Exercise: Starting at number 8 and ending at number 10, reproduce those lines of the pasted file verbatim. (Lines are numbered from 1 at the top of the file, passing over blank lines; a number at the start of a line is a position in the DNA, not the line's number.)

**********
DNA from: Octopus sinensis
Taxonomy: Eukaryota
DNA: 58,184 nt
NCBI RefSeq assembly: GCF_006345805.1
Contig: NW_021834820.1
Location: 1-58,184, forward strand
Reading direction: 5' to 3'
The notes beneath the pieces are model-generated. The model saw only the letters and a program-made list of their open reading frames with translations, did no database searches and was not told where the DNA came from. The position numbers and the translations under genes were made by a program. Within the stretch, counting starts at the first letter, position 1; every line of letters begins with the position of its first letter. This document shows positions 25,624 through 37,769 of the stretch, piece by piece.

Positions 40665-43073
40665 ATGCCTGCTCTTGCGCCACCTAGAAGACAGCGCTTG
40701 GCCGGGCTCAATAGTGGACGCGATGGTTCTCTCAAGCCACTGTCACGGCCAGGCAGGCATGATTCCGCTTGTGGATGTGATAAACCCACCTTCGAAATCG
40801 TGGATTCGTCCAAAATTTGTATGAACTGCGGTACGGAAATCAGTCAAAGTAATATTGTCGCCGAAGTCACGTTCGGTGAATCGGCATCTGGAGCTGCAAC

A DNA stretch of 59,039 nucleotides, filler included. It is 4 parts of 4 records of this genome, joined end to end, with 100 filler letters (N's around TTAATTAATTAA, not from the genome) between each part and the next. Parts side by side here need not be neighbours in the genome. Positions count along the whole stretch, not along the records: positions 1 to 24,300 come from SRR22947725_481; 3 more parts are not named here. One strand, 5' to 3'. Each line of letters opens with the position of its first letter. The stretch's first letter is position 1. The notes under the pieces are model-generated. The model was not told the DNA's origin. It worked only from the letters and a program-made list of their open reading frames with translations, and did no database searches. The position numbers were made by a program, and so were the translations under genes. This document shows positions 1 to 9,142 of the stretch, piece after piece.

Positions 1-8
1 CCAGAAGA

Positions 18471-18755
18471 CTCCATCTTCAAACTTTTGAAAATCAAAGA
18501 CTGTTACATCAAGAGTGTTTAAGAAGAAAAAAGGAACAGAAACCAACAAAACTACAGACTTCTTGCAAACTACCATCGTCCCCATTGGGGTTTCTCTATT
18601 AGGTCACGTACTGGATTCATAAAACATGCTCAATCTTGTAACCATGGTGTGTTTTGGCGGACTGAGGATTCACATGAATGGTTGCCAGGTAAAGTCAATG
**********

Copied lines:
The notes beneath the pieces are model-generated. The model saw only the letters and a program-made list of their open reading frames with translations, did no database searches and was not told where the DNA came from. The position numbers and the translations under genes were made by a program. Within the stretch, counting starts at the first letter, position 1; every line of letters begins with the position of its first letter. This document shows positions 25,624 through 37,769 of the stretch, piece by piece.

Positions 40665-43073
40665 ATGCCTGCTCTTGCGCCACCTAGAAGACAGCGCTTG